[lg policy] US: The growing alternative to English-only education

Harold Schiffman hfsclpp at GMAIL.COM
Fri Jan 27 15:01:15 UTC 2012

The growing alternative to English-only education

By Alyse Shorland, CNN

(CNN) - Republicans vying for the GOP presidential nomination are
debating and disagreeing about the economy and foreign policy, but
they backed each other on one issue this week: the English language.
At Monday's debate in Florida, Newt Gingrich said this week he
supports English as an official language of the United States: “I
think it is essential to have a central language that we expect people
to learn and to be able to communicate with each other in,” he said.

Mitt Romney said everyone in school should be learning in English:
“English is the language of this nation,” he said. “People need to
learn English to be able to be successful, to get great jobs.” Romney,
in his 2010 book, “No Apologies: the Case for American Greatness,”
highlighted his support for English-only immersion in Massachusetts
public schools. As governor, he led the state to pass a law against
bilingual education, mandating one year of English-only transitional
language instruction for anyone learning the language before moving to
mainstream classrooms. California and Arizona have similar laws.

But educators across the country are trying a different approach, one
that English-only advocates aren't considering: Immersion training for
non-English speakers - and English speakers. Immersion has several
forms, but generally means students learn their core subjects in two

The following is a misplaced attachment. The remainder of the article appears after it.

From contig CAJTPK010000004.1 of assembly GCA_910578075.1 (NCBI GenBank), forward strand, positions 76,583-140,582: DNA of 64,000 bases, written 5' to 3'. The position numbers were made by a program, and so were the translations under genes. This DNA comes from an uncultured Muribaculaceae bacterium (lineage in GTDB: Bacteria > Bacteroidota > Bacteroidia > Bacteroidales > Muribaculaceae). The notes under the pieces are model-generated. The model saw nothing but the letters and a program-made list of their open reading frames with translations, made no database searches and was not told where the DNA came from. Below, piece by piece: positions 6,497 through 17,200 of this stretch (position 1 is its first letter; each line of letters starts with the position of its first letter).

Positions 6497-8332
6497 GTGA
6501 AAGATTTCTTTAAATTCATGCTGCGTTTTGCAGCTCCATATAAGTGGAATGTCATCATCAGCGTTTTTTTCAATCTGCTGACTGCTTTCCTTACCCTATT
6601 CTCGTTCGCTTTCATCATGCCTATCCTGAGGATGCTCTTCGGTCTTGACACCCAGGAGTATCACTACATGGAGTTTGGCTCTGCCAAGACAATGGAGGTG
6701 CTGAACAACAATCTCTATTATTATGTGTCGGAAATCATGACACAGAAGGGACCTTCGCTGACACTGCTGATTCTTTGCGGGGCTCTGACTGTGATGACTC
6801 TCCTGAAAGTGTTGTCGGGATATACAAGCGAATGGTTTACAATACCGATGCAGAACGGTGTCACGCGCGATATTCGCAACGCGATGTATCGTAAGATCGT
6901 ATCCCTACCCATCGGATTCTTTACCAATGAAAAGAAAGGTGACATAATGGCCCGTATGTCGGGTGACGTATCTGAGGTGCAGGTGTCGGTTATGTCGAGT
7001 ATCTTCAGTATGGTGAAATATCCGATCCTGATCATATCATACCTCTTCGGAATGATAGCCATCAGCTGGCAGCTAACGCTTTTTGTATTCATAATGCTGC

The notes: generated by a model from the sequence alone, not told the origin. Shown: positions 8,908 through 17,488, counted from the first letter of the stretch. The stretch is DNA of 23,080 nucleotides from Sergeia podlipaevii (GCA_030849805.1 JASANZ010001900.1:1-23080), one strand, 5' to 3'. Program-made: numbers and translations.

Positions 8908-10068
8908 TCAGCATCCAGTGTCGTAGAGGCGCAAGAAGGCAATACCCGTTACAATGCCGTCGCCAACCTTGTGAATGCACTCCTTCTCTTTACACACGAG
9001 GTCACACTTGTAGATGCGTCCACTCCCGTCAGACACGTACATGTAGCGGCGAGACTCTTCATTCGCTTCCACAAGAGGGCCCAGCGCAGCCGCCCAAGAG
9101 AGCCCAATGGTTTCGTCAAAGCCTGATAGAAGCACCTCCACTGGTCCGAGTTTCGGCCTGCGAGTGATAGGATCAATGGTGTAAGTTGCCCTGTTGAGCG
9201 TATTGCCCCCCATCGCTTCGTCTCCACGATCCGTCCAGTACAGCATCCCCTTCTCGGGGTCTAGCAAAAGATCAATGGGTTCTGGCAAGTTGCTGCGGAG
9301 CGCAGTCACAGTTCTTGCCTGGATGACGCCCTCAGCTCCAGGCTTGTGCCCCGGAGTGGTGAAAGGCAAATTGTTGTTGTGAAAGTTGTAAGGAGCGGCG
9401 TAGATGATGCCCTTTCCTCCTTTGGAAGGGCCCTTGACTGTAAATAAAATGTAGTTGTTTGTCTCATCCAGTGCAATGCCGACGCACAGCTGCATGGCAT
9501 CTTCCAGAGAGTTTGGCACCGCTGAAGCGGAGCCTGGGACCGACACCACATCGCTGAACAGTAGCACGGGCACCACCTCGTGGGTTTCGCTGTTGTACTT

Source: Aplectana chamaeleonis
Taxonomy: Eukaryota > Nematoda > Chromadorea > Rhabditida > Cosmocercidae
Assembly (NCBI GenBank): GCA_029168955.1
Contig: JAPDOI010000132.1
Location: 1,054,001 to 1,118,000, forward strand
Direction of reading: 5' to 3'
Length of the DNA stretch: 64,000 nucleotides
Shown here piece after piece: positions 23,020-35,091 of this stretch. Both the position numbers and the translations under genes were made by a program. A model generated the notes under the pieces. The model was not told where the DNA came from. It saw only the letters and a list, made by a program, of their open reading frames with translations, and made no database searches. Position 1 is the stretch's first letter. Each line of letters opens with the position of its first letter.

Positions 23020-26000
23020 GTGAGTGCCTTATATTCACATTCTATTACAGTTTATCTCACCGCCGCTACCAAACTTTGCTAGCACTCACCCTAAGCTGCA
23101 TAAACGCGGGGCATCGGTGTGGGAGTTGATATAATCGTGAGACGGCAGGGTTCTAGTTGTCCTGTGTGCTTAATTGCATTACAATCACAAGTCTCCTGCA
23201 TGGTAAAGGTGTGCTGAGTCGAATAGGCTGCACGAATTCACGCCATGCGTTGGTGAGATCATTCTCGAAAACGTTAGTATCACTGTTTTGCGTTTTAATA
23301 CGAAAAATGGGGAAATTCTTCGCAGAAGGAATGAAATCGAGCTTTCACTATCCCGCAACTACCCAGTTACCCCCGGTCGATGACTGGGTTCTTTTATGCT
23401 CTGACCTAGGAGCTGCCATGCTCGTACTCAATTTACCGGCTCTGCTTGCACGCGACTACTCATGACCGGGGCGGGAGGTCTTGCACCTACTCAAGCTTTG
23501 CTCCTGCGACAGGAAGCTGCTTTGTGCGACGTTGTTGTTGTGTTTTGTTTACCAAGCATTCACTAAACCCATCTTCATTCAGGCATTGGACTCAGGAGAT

languages – a primary language, usually English, and a secondary

“What we hear is no dual language, English only,” said Tara Fortune,
immersion project coordinator at the Center for Advanced Research on
Language Acquisition at the University of Minnesota. “But what’s
really happening is beneath the surface these programs are really
growing. It’s become sexy.

“Immersion is a program that is about bilingualism, bi -literacy and
multi-literacy." Researchers have seen a growth in immersion education
across the country. The Center for Applied Linguistics estimated there
are about 1200 programs in schools across the nation.  Most are
Spanish and English programs, but a growing number include Mandarin
Chinese, Korean and French. The instruction can be about improving
English skills for the 21% of school-age children in the country who
speak a language other than English at home, but also about
encouraging bilingual skills for English speakers as well.

Utah, one of the most consistently conservative states in the nation,
spearheaded two-way immersion programs over the past few years under
Republican governor and former GOP presidential nominee hopeful Jon
Huntsman. Utah’s language instruction focuses on immersion learning.
In Utah, students learn 50% of their subjects in English and 50% in a
second language. Two-way immersion means some students speak English
as their native languages at home, and some might not.

For the 2011-2012 school year, there are 57 immersion programs in
Utah— 31 in Spanish, 17 in Mandarin Chinese and nine in French. Next
year, the state expects to have 76 programs, said Gregg Roberts, world
languages and dual immersion specialist for Utah’s Department of
Education.  All of the instruction starts in kindergarten or first